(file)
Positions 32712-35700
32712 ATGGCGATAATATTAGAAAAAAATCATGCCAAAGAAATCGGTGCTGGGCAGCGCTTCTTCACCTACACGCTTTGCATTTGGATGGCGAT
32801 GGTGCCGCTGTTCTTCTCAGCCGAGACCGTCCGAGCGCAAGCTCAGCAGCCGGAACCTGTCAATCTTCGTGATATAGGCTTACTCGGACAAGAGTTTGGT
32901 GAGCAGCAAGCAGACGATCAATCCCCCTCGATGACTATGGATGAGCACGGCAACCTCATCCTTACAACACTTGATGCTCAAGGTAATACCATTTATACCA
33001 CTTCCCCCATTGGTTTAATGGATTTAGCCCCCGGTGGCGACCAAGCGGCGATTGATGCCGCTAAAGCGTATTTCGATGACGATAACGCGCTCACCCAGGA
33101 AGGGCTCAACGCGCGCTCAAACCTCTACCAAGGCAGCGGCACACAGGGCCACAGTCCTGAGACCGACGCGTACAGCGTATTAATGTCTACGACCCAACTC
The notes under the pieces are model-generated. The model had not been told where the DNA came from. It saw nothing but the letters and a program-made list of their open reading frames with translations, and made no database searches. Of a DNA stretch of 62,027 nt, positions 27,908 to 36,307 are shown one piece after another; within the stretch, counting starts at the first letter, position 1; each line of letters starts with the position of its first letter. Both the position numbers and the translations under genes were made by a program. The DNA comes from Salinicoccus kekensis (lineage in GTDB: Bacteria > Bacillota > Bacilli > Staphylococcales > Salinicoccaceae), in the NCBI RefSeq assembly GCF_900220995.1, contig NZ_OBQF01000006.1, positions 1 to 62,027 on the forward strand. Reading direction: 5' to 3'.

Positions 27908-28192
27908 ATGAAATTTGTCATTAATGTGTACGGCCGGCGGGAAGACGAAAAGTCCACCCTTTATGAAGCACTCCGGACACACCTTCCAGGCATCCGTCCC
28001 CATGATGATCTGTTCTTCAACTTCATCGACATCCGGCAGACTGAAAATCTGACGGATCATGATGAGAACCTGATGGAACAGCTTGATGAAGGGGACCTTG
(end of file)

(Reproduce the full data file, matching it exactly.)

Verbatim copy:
Positions 32712-35700
32712 ATGGCGATAATATTAGAAAAAAATCATGCCAAAGAAATCGGTGCTGGGCAGCGCTTCTTCACCTACACGCTTTGCATTTGGATGGCGAT
32801 GGTGCCGCTGTTCTTCTCAGCCGAGACCGTCCGAGCGCAAGCTCAGCAGCCGGAACCTGTCAATCTTCGTGATATAGGCTTACTCGGACAAGAGTTTGGT
32901 GAGCAGCAAGCAGACGATCAATCCCCCTCGATGACTATGGATGAGCACGGCAACCTCATCCTTACAACACTTGATGCTCAAGGTAATACCATTTATACCA
33001 CTTCCCCCATTGGTTTAATGGATTTAGCCCCCGGTGGCGACCAAGCGGCGATTGATGCCGCTAAAGCGTATTTCGATGACGATAACGCGCTCACCCAGGA
33101 AGGGCTCAACGCGCGCTCAAACCTCTACCAAGGCAGCGGCACACAGGGCCACAGTCCTGAGACCGACGCGTACAGCGTATTAATGTCTACGACCCAACTC
The notes under the pieces are model-generated. The model had not been told where the DNA came from. It saw nothing but the letters and a program-made list of their open reading frames with translations, and made no database searches. Of a DNA stretch of 62,027 nt, positions 27,908 to 36,307 are shown one piece after another; within the stretch, counting starts at the first letter, position 1; each line of letters starts with the position of its first letter. Both the position numbers and the translations under genes were made by a program. The DNA comes from Salinicoccus kekensis (lineage in GTDB: Bacteria > Bacillota > Bacilli > Staphylococcales > Salinicoccaceae), in the NCBI RefSeq assembly GCF_900220995.1, contig NZ_OBQF01000006.1, positions 1 to 62,027 on the forward strand. Reading direction: 5' to 3'.

Positions 27908-28192
27908 ATGAAATTTGTCATTAATGTGTACGGCCGGCGGGAAGACGAAAAGTCCACCCTTTATGAAGCACTCCGGACACACCTTCCAGGCATCCGTCCC
28001 CATGATGATCTGTTCTTCAACTTCATCGACATCCGGCAGACTGAAAATCTGACGGATCATGATGAGAACCTGATGGAACAGCTTGATGAAGGGGACCTTG